Green melds elements from his Looking for Alaska and An Abundance of Katherines-- the impossibly sophisticated but unattainable girl, and a life-altering road trip--for another teen-pleasing read. Weeks before graduating from their Orlando-area high school, Quentin Jacobsen's childhood best friend, Margo, reappears in his life, specifically at his window, commanding him to take her on an all-night, score-settling spree. Quentin has loved Margo from not so afar (she lives next door), years after she ditched him for a cooler crowd. Just as suddenly, she disappears again, and the plot's considerable tension derives from Quentin's mission to find out if she's run away or committed suicide. Margo's parents, inured to her extreme behavior, wash their hands, but Quentin thinks she's left him a clue in a highlighted volume of Leaves of Grass. Q's sidekick, Radar, editor of a Wikipedia-like Web site, provides the most intelligent thinking and fuels many hilarious exchanges with Q. The title, which refers to unbuilt subdivisions and "copyright trap" towns that appear on maps but don't exist, unintentionally underscores the novel's weakness: both milquetoast Q and self-absorbed Margo are types, not fully dimensional characters. Readers who can get past that will enjoy the edgy journey and off-road thinking. Ages 12-up. (Oct.) (c) Copyright PWxyz, LLC. All rights reserved

Syndetic Solutions - School Library Journal Review for ISBN Number 1606406019
Paper Towns
Paper Towns
by Green, John; Miller, Dan John (Read by)
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School Library Journal Review

Paper Towns

School Library Journal


(c) Copyright Library Journals LLC, a wholly owned subsidiary of Media Source, Inc. No redistribution permitted.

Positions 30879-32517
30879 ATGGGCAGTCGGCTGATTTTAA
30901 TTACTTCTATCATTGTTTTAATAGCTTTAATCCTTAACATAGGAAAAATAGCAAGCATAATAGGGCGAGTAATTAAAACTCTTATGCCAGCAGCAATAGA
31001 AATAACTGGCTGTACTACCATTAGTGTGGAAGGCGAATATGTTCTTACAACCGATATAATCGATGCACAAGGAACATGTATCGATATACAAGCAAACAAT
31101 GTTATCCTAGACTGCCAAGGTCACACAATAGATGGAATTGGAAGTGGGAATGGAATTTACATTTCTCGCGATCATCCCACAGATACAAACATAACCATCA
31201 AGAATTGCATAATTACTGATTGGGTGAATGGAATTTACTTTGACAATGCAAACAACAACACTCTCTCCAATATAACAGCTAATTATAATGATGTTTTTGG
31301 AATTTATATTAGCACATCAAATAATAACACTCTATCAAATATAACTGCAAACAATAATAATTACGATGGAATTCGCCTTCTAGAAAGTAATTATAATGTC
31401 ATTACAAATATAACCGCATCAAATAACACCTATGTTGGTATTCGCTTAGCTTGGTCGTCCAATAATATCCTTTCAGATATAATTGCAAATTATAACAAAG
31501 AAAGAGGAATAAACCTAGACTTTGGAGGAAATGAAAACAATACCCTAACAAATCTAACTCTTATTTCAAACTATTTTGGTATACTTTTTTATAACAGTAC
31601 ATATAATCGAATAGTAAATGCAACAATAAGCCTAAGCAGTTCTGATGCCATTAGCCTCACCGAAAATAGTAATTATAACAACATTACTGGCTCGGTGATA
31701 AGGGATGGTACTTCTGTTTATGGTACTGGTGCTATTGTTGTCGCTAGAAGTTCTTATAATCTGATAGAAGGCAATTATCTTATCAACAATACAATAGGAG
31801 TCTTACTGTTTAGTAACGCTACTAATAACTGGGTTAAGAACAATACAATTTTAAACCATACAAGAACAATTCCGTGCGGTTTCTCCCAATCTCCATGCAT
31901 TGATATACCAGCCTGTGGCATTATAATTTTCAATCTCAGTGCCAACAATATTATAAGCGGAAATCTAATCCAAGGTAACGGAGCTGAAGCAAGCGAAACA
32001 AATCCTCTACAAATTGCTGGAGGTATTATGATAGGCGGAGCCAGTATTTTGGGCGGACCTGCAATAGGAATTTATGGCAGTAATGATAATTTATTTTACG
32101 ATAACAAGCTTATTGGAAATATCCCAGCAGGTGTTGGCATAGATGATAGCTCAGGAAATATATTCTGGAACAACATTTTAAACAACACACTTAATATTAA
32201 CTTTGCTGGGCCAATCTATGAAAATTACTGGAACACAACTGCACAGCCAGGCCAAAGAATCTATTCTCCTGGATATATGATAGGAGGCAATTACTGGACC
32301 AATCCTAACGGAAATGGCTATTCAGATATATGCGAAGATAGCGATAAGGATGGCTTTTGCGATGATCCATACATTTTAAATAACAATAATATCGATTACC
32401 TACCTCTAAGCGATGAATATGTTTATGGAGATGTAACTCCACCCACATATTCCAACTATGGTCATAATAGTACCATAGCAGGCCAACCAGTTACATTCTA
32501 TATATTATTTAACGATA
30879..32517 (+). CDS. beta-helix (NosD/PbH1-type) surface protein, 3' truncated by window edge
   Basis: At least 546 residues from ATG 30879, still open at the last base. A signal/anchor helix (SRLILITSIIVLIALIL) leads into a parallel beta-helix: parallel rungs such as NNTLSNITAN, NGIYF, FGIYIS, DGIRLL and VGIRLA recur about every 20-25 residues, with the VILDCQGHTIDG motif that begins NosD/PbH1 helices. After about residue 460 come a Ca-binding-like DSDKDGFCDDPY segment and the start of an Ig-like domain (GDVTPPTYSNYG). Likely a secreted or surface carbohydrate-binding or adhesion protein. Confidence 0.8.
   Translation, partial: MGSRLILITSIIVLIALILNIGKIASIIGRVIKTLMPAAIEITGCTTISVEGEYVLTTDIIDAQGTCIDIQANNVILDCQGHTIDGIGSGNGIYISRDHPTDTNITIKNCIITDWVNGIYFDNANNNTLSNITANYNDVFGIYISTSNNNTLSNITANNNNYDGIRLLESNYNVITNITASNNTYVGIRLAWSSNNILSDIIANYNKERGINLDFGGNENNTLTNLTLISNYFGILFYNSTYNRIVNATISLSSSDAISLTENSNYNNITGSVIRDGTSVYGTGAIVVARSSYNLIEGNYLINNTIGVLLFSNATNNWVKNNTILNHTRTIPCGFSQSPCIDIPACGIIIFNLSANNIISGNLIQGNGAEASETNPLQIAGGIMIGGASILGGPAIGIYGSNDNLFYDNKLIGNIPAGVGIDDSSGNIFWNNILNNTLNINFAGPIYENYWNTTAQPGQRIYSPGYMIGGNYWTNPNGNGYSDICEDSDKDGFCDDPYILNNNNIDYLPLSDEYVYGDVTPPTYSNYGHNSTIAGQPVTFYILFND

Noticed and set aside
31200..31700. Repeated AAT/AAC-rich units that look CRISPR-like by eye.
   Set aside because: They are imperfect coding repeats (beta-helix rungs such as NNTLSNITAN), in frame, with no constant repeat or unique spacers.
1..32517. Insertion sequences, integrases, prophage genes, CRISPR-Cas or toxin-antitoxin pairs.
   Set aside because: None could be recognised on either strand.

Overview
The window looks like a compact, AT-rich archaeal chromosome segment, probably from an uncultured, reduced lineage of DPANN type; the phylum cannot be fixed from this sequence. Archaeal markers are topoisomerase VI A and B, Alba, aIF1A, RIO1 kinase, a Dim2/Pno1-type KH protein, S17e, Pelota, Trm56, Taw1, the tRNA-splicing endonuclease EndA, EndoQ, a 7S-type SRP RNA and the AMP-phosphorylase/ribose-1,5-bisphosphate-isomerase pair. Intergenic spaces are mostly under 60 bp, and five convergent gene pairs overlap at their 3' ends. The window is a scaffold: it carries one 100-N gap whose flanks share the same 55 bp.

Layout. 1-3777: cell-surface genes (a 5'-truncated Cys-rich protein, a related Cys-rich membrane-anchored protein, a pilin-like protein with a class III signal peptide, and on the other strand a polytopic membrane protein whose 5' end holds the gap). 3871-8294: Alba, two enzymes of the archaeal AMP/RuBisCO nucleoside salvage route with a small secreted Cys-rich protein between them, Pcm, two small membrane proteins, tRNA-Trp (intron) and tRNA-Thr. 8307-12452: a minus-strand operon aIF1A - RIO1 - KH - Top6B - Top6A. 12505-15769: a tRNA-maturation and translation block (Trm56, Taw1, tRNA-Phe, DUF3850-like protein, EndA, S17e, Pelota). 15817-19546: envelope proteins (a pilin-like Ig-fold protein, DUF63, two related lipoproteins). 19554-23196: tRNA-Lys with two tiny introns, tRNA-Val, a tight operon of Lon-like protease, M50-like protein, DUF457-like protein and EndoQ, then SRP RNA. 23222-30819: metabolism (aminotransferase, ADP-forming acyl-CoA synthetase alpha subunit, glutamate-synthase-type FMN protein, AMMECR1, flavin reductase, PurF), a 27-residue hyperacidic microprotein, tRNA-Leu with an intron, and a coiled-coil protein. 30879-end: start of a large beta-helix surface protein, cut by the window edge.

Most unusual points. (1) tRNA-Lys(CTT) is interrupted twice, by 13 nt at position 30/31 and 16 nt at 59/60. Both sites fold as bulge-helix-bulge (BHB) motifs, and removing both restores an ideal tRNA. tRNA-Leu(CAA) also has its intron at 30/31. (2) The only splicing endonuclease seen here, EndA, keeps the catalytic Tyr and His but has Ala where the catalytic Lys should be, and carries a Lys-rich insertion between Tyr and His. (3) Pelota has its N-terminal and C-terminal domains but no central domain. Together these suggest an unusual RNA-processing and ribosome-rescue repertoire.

Gr 9 Up-Quentin Jacobsen, 17, has been in love with his next-door neighbor, Margo Roth Spiegelman, for his entire life. A leader at their Central Florida high school, she has carefully cultivated her badass image. Quentin is one of the smart kids. His parents are therapists and he is, above all things, "goddamned well adjusted." He takes a rare risk when Margo appears at his window in the middle of the night. They drive around righting wrongs via her brilliant, elaborate pranks. Then she runs away (again). He slowly uncovers the depth of her unhappiness and the vast differences between the real and imagined Margo. Florida's heat and homogeneity as depicted here are vivid and awful. Green's prose is astounding-from hilarious, hyperintellectual trash talk and shtick, to complex philosophizing, to devastating observation and truths. He nails it-exactly how a thing feels, looks, affects-page after page. The mystery of Margo-her disappearance and her personhood-is fascinating, cleverly constructed, and profoundly moving. Green builds tension through both the twists of the active plot and the gravitas of the subject. He skirts the stock coming-of-age character arc-Quentin's eventual bravery is not the revelation. Instead, the teen thinks deeper and harder-about the beautiful and terrifying ways we can and cannot know those we love. Less-sophisticated readers may get lost in Quentin's copious transcendental ruminations-give Paper Towns to your sharpest teens.-Johanna Lewis, New York Public Library (c) Copyright 2010. Library Journals LLC, a wholly owned subsidiary of Media Source, Inc. No redistribution permitted.